Monthly Archives: August 2017

How Do You Know It’s A Moth?

Antennae of an Agreeable Tiger Moth (photo by Chuck Tague)
Antennae of an Agreeable Tiger Moth (photo by Chuck Tague)

What's the difference between a moth and a butterfly?

The best clue is their antennae.

Moths have feather-like antennae with many branches.  Butterflies have smooth antennae with a knob at the end.

The feathery antennae above are on an Agreeable Tiger Moth photographed by Chuck Tague.  Yes, the moth is agreeing to have his picture taken and yes, that's really his name!  Agreeable Tiger Moth (Spilosoma congrua).

The knobs on the antenna below are on a Pearl Cresent butterfly (Phyciodes tharos).

Pearlcresent butterfly (photo by Kate St. John)
Pearlcresent butterfly (photo by Kate St. John)

 

For more differences between moths and butterflies see this vintage article from August 2010:  How Do You Know It's a Moth

 

(photo of Agreeable Tiger Moth by Chuck Tague. photo of Pearl Crescent Butterfly by Kate St. John)

Pitt Peregrines’ Granddaughter in Ontario

Thanks to Kathy Majich, I learned last month that a Pitt peregrine granddaughter is nesting in Ontario, Canada.

Dorothy and Erie were the first peregrine falcon pair at the University of Pittsburgh's Cathedral of Learning(*).  Their 2003 brood was especially successful because three of those four chicks went on to nest elsewhere.  One of them, Belle, nested at the University of Toledo until 2014.

During the 2014 nesting season, Belle was challenged by an intruder yet she successfully raised two chicks despite her injuries.  After the chicks were banded and fledged, Belle disappeared and the intruder took over.  Belle's mate, Allen, coached the youngsters to independence.

This year we're happy to discover that one of those chicks, Dr. Jane, was identified this spring in St. Marys, Ontario raising her own two chicks with her mate Cosmo.

(click on "View larger" so see Pittsburgh on the map.)

 

So Dorothy and Erie's legacy continues with a granddaughter and great-grands in Ontario.

Click on the image above to read about "Dr. Jane" at the Canadian Peregrine Foundation's Facebook page.  Click here to read about the peregrine family in St. Mary's Stratford Beacon Herald.

 

(photo linked from Canadian Peregrine Foundation Facebook page. Map showing St. Mary's, Ontario linked from Google maps)

(*) Note: Dorothy hatched in Milwaukee, Wisconsin in 1999 and was present at the Cathedral of Learning from 2001 through 2015.  Erie hatched in Columbus, Ohio in 1998 and was present at Pitt from 2001 through 2007. Erie was followed by E2.

 

Green Eggs On Nettle

Green eggs on stinging nettle leaves (photo by Kate St.John)
Green eggs on stinging nettle leaves (photo by Kate St.John)

Today, a quiz.

I found green eggs on stinging nettle on August 9 at Wolf Creek Narrows, Butler County, PA.

Are they eggs or something else?

And who laid them?

Post a comment with your answer.

I'll reveal their identity later today.

 

THE ANSWER:  29 August, 3:15pm
This was a tricky quiz because the structures really do look like eggs. I thought they were butterfly eggs but they are too smooth. The likely butterflies lay very wrinkled eggs.  For instance, click here to see the eggs of the small tortoiseshell butterfly.

Mary Ann Pike correctly identified the green "eggs" as nettle galls of (probably) Dasineura investita.  The galls are the plant's defenses against the larvae inside them.  The larvae are from midges so tiny that I can't find photographs of the adult insects though these three photos may give you an idea.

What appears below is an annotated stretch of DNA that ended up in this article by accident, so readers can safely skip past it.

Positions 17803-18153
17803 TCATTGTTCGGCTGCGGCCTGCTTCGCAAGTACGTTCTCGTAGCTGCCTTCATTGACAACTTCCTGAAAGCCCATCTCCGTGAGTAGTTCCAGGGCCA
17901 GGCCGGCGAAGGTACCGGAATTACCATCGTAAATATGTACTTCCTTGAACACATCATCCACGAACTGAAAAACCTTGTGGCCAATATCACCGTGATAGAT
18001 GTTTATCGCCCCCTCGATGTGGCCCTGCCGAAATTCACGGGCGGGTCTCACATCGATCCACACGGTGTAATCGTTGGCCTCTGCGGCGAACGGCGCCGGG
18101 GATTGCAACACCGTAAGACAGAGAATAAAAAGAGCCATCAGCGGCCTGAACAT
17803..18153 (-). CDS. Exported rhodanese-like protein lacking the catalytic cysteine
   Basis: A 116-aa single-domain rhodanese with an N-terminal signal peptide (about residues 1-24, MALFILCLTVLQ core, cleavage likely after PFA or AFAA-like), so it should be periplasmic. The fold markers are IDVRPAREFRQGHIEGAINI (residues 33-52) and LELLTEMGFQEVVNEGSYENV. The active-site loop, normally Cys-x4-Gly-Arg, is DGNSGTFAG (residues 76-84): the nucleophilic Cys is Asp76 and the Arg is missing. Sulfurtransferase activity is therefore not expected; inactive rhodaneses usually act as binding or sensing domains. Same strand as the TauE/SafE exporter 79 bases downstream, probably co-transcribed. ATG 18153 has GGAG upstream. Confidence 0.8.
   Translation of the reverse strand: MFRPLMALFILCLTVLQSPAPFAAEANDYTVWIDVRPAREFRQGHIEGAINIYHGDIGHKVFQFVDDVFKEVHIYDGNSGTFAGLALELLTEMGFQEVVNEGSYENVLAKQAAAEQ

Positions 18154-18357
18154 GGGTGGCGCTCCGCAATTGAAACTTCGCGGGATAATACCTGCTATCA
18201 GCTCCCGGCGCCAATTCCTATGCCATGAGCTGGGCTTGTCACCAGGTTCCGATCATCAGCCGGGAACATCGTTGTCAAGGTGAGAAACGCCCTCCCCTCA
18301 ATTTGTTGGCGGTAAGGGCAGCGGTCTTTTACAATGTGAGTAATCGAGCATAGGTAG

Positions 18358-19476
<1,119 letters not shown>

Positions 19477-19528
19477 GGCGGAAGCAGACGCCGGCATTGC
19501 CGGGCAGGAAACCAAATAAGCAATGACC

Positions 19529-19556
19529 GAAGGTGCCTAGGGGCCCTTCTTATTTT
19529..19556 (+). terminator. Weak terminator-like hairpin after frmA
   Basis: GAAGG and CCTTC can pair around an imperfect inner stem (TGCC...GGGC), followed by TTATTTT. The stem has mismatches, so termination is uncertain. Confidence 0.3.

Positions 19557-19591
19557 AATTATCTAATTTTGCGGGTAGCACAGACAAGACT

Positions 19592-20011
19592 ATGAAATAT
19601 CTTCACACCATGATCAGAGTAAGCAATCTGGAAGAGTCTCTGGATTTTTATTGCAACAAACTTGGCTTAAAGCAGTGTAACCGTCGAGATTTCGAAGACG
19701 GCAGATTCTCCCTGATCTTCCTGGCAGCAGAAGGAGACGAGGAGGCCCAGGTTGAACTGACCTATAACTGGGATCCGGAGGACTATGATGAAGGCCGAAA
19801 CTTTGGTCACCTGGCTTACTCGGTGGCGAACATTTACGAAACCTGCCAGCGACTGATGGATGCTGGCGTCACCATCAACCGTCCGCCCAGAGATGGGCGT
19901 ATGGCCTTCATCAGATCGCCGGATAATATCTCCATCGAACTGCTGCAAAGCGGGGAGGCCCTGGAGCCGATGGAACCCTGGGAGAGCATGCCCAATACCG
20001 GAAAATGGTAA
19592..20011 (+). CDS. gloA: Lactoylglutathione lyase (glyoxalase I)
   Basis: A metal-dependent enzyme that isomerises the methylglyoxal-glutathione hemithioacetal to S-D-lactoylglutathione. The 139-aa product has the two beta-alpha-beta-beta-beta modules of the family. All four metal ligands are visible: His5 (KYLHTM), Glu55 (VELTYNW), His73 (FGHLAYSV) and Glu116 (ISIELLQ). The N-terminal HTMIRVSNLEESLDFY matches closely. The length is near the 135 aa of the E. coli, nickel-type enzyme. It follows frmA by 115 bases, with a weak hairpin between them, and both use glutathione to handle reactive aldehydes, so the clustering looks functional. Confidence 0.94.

Caterpillars of the Sordid Hypena moth (Hypena sordidula) eat these galls.  Click here to see it.

 

(photo by Kate St. John)

Today’s Outing at Schenley Park

Schenley Park outing, 27 August 2017 (photo by Kate St. John)
Schenley Park outing, 27 August 2017 (photo by Kate St. John)

This morning's outing at Schenley Park was great for birds!

Though we saw only 26 species, plus a silent Empidonax flycatcher, we had good looks at some birds we don't see every day including wood thrushes and a young Baltimore oriole.

Best Bird was a male pileated woodpecker, the first bird of the day.  😉

Best Insect -- the one that got me excited -- were some tiny flatid planthoppers, gray with blueish spots. To my untrained eye they looked like this, Metcalfa pruinosa, an insect native to North America.

Citrus flatid planthopper (Metcalfa pruinosa), photo from Wikimedia Commons
Citrus flatid planthopper (Metcalfa pruinosa), photo from Wikimedia Commons, Creative Commons Attribution-Share Alike 4.0 International license.

Click here for today's eBird checklist, also listed below.

Mourning Dove (Zenaida macroura)
Chimney Swift (Chaetura pelagica)
Ruby-throated Hummingbird (Archilochus colubris)
Red-bellied Woodpecker (Melanerpes carolinus)
Downy Woodpecker (Picoides pubescens)
Hairy Woodpecker (Picoides villosus)
Northern Flicker (Colaptes auratus)
Pileated Woodpecker (Dryocopus pileatus)
Eastern Wood-Pewee (Contopus virens)
Empidonax species (Empidonax sp.)
Red-eyed Vireo (Vireo olivaceus)
Blue Jay (Cyanocitta cristata)
Carolina Chickadee (Poecile carolinensis)
Tufted Titmouse (Baeolophus bicolor)
White-breasted Nuthatch (Sitta carolinensis)
Wood Thrush (Hylocichla mustelina)
American Robin (Turdus migratorius)
Gray Catbird (Dumetella carolinensis)
Cedar Waxwing (Bombycilla cedrorum)
Chipping Sparrow (Spizella passerina)
Eastern Towhee (Pipilo erythrophthalmus)
Northern Cardinal (Cardinalis cardinalis)
Rose-breasted Grosbeak (Pheucticus ludovicianus)
Baltimore Oriole (Icterus galbula)
Common Grackle (Quiscalus quiscula)
House Finch (Haemorhous mexicanus)
American Goldfinch (Spinus tristis)

 

(group photo by Kate St. John. Insect photo from Wikimedia Commons via Creative Commons Attribution-Share Alike 4.0 International license.)

Ironweed Up Close

Ironweed, closeup of one flower (photo by Kate St. John)
Ironweed, closeup of one flower (photo by Kate St. John)